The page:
How about person vs fantasy? Alice in Wonderland perhaps?
#4– Against corrupt society
And what about Polti’s dramatic situations? There are many more than 7. The book explains how the dramatic situations cause conflict. Worth reading.
I refer to Georges Polti’s list and those of several others in this post.
Mark, in The Hunger Games the corrupt society is most certainly overturned.
Moby Dick is Person vs. Fate more so than it is Person vs. Nature.
“What is it, what nameless, inscrutable, unearthly thing is it; what cozening, hidden lord and master, and cruel, remorseless emperor commands me; that against all natural lovings and longings, I so keep pushing, and crowding, and jamming myself on all the time”
Person vs Supernatural? Is this the politically correct (and therefore awkward and self-conscious and distracting) way to state Man Vs God?
Man is Mankind! The context lets you know. When one says look at those cows .. one does not say “all I see is a field of bulls”. In the context cow means Cow-kind, we are not talking about gender. Please grow up here at writingtips!!
Additional note .. “person” is not more gender neutral than “man” .. per son derives from “each son of man” or “per son of man” or “per son”.
Maria…I believe Man vs Supernatural. ..it is more of a reference to vampires, werewolves etc. One might also include magic.
I believe, the first type of conflicted stated was Man/Person vs God/Fate. Where as supernatural was the last…so there is two distinct categories mentioned.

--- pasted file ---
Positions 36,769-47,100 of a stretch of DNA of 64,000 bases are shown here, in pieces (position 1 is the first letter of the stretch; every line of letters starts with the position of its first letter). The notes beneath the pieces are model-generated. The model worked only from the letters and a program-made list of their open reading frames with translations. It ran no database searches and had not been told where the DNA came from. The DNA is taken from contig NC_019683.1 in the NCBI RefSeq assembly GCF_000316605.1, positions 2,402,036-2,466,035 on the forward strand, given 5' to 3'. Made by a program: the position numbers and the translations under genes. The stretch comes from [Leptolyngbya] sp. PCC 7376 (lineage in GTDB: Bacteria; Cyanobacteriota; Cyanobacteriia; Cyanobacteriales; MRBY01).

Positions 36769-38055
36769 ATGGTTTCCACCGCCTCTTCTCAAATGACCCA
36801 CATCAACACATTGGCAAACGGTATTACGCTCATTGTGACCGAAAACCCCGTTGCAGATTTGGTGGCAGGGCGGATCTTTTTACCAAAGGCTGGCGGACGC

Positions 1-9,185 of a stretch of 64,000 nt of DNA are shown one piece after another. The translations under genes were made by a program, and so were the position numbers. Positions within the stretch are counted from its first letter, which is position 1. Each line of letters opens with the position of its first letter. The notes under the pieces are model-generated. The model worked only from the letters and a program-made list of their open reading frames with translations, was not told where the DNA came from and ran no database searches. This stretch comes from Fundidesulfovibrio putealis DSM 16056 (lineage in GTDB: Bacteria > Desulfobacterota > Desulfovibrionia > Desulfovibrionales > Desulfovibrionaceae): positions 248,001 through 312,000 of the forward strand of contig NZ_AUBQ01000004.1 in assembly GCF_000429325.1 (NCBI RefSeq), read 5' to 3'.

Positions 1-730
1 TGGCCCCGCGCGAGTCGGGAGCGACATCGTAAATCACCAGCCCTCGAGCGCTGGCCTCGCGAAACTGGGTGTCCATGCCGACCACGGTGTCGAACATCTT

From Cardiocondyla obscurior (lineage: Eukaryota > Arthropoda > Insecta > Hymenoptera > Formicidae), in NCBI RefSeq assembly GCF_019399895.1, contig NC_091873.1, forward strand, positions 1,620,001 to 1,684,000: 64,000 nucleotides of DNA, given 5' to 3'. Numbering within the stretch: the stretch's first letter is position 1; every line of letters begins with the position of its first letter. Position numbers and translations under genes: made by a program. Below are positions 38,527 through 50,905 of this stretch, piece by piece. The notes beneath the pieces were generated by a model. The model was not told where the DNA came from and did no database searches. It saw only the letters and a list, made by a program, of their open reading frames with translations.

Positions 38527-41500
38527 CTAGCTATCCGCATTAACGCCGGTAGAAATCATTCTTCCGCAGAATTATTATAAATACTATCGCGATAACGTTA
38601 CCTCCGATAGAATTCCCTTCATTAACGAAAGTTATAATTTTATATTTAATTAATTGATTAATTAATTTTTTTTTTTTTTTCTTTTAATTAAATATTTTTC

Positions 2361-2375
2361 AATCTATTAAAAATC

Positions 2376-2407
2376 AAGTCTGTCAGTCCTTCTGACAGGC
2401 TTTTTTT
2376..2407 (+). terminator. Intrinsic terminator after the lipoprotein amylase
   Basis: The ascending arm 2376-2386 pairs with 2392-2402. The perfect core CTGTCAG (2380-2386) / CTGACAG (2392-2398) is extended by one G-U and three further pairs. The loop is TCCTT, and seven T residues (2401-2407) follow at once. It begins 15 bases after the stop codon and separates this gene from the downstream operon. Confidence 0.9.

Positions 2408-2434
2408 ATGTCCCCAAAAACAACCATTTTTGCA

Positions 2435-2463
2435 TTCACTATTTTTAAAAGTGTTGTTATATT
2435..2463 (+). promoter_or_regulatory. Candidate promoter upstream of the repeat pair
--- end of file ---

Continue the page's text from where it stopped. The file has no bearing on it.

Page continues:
I think that Man vs. Supernatural could actually count in the story Alice and Wonderland, because the situation cannot be explained, so it is technically supernatural. I don’t think there can be a fantasy category because it includes everything in the supernatural category.
I want to jump in too! Man vs. Supernatural is really man vs. self or man vs. villian (Good Vs Evil). Just because your Villian has supernatural powers doesn’t make the villian worthy of a seperate category. If it is just a villian without supernatural powers, then that villian’s super power is thier capacity for evil. Alice in wonderland is coming of age, which makes it vs. society, think Holden Cofield. And where does romance lay? Vs nature? destiny/fate? God? Vs. person? How about vs. Lonliess?
For #4- against corrupt society-
This article is pretty dated, but still useful. How about an update?
For #4. Person vs. Society “When the protagonist’s conflict extends to confronting institutions, traditions, or laws of his or her culture, he or she struggles to overcome them, either triumphing over a corrupt society (I draw a blank here)…”
Could you fill in the blank with Hunger Games, the Divergent series or, to go a little older, Logan’s Run?
Although, I view person vs society as different than person vs. government. Society covers social and cultural belief systems, while government covers authoritarian control, institutional corruption, etc. Governments do not always represent the belief systems of the society or culture they govern.
I think one could use the Uglies series for triumphing over a corrupt society for #4.